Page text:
Life expectancy/Expert

Globally, men and women differ in terms of life expectancy. In 186 of 191 countries, men die earlier than women. Although average life expectancy is increasing every year, women still live longer than men. Undoubtedly, the causes of this sexual dimorphism are multifactorial and have been studied from both a sociological and biological perspective. The difference in life expectancy varies considerably. In most industrialized countries, women have six to eight years longer life expectancy than men. In Sweden, however, this average difference is only four years. By contrast, men in Russia live on average 13 years shorter than women. A decisive role is attributed to cultural differences, which have a significant influence on gender roles and can increase or decrease life expectancy (in Russia, excessive alcohol consumption is part of the stereotypically male role). [1] However, biological factors (genes and sex hormones) also prevent male and female life expectancy from matching. [2]

Concrete causes for the higher average life expectancy of women are being explored in numerous studies. Many of these explanations relate to health behavior (e.g. nicotine and alcohol consumption), a riskier lifestyle, more physically hazardous work, the level of stress and violence on the part of men. Also, gender aspects play an important role. In the course of female empowerment, women's lifestyles have changed (e.g. smoking habits and more hazardous and stressful work) and thus differences in life expectancy should at least partially disappear. In addition to external social factors, however, differences in biological sex play an important role, too: both genetic factors and sex hormones seem to be involved. A key genetic factor is the inactivation of one of the two X chromosomes in the female cells. As a positive outcome, dysfunctional genes may lead to repression and favorable genes to expression. With regard to the sex hormones, the estrogen level seems to keep the female body in a better condition and, among other things, lead to a longer functioning of the immune system. Sex hormones can influence this in two ways: through structural effects that occur during critical periods in the development of the human body (such as fetal development, early childhood and puberty). There are also temporal effects, which occur due to an increase in hormonal levels and decrease as hormone levels decrease. These hormonal differences ultimately lead to a more favorable outcome for women in areas such as immune function, oxidative stress response and antioxidant status, lipoprotein metabolism, fat storage and stress response via the HPA (hypothalamic-pituitary-adrenal cortex) axis. A combination of these factors can then form a determinant for the higher life expectancy of women. An alignment of life expectancy between men and women cannot be presumed. [3] Rather, an increasing feminization of the ageing population can be expected, which will have far-reaching consequences for society. [4]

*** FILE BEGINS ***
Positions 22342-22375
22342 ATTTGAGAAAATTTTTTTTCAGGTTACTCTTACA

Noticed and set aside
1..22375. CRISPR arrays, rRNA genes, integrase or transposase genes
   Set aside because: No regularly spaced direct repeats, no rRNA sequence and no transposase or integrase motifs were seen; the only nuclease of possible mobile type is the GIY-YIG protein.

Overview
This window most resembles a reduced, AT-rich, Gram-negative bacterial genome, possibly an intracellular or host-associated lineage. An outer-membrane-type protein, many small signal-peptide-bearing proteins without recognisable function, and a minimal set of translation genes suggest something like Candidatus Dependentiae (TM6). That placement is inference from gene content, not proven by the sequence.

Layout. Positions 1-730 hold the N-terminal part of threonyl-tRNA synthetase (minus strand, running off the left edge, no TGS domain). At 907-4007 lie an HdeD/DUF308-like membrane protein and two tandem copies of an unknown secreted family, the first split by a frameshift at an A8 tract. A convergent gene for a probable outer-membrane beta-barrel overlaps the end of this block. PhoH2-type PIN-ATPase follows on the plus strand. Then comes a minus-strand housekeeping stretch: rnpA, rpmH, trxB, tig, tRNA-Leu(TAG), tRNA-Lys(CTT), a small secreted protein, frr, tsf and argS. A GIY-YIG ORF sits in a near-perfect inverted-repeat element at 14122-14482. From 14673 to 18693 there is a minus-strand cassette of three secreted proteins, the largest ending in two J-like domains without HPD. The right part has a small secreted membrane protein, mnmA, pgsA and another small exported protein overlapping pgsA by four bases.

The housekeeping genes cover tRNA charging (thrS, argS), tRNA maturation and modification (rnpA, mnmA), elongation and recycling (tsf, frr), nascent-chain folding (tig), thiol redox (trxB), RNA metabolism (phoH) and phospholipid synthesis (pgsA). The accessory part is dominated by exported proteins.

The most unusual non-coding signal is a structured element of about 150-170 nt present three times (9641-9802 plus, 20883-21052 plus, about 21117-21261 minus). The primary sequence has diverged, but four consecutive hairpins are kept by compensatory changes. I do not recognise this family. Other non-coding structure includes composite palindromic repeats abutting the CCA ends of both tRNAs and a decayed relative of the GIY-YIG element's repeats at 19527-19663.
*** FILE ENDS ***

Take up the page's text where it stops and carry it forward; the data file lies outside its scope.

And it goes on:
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  1. Kindler-Röhrborn A, Pfleiderer B. Gendermedizin - Modewort oder Notwendigkeit?: - Die Rolle des Geschlechts in der Medizin. XX 2012; 1(03):146–52.
  2. Janssen SM, Lagro-Janssen, Antoine L M. Physician's gender, communication style, patient preferences and patient satisfaction in gynecology and obstetrics: a systematic review. Patient education and counseling 2012; 89(2):221–6.
  3. Seifarth JE, McGowan CL, Milne KJ. Sex and life expectancy. Gender medicine 2012; 9(6):390–401.
  4. Müller-Werdan U. Geschlechterunterschiede in der Altersmedizin. Berlin: Charité Universitätsmedizin Berlin; 2015.


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Last changed: 2021-03-01 12:51:54